The inference is that this is somehow bad. That those parents are somehow being lazy greedy and feckless. It's pretty messed up for someone that has the luxury of working from home to imply that. What a privilege disconnect. So they should be punished for a situation they have no control over? Are you going to volunteer to watch their kids for them while they go into work? It sounds like your job could be automated with a google algorithm and have as much compassion as you've displayed.

$15 and hour is a pretty minimum amount for anyone in most areas to have a living wage. In major urban areas, not so much. You know, the areas that being elbow to elbow would be a bad thing right now? Maybe it will engender a shift in people to just say no to subsistence wages and demand a living wage from employers. One can only hope.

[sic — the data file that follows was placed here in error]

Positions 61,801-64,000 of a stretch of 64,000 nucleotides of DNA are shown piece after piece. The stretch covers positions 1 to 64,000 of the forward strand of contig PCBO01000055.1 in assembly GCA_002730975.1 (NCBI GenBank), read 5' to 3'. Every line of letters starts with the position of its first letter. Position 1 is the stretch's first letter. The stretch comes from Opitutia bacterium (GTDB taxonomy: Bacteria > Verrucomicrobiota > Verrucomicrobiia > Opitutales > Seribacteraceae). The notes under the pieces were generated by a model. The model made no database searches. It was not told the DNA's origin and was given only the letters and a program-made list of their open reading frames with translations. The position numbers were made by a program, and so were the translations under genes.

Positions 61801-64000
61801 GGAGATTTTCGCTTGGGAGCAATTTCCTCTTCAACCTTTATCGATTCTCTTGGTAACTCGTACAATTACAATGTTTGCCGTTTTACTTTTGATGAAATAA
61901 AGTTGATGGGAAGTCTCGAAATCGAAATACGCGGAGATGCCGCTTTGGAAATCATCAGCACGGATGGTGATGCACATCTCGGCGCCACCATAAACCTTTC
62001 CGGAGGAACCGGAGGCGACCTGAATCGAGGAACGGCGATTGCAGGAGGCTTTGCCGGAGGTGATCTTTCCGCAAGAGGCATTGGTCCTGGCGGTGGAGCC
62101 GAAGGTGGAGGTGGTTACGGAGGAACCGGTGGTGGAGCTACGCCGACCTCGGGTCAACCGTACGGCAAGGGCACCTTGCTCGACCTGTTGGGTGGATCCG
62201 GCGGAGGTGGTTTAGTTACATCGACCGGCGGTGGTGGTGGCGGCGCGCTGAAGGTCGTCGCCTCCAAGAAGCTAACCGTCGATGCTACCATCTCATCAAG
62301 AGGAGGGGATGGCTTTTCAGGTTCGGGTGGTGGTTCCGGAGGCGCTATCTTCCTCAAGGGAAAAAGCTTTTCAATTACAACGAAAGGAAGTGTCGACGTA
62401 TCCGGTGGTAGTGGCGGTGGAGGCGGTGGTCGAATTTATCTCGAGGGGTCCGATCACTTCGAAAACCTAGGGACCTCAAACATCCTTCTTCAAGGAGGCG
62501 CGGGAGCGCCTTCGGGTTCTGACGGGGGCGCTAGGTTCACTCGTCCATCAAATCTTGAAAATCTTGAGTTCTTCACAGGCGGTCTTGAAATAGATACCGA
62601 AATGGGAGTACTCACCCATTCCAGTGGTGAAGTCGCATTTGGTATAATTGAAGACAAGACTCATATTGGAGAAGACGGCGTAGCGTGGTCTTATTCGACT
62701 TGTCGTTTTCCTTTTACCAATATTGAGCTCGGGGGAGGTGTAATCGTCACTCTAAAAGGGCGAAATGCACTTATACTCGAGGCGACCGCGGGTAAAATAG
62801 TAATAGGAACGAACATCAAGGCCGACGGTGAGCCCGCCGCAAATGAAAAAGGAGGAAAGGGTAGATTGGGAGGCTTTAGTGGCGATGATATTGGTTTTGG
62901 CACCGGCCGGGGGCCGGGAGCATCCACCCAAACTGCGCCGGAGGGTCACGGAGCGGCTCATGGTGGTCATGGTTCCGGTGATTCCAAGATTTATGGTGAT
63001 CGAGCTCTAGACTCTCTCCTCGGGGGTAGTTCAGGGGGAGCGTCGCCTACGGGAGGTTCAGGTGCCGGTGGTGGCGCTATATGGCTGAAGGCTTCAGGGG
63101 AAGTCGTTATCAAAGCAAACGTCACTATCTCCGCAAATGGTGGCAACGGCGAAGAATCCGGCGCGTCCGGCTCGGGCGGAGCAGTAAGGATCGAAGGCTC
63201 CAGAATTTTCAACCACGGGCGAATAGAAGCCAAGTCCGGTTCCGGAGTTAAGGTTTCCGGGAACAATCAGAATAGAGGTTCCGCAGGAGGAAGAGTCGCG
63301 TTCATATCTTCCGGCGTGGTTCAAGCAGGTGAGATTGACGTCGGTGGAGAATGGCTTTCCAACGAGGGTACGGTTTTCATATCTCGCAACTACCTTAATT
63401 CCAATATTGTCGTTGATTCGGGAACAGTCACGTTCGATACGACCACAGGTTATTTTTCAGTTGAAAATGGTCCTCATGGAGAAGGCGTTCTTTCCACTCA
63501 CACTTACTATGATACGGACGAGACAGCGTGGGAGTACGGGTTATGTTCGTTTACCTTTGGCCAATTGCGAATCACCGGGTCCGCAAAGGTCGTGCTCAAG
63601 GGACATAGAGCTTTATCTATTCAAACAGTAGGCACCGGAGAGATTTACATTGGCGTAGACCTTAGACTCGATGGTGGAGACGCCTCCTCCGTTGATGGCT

Oh, an update for good ol Foriduh: EMPLOYERS cannot access the system either. So qualified beneficiaries, the few that actually get through the process, are being rejected because the employer cannot confirm. The CARES payments? Well Florida doesn't know how to give that out.

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On 4/12/2020 at 1:20 AM, Tolya Ugajin said:

Once it becomes more widely known, it seems unlikely someone would keep working for $12/hr when they could collect $15/hr on unemployment.  It wouldn't be a logical decision.  For some reason, I keep getting accused of demeaning people for saying many are likely take the logical course of action.  But, then, humans are often irrational.

as you say it would seem irrational to stay in a job that pays lower than the dole. But more people do this than don't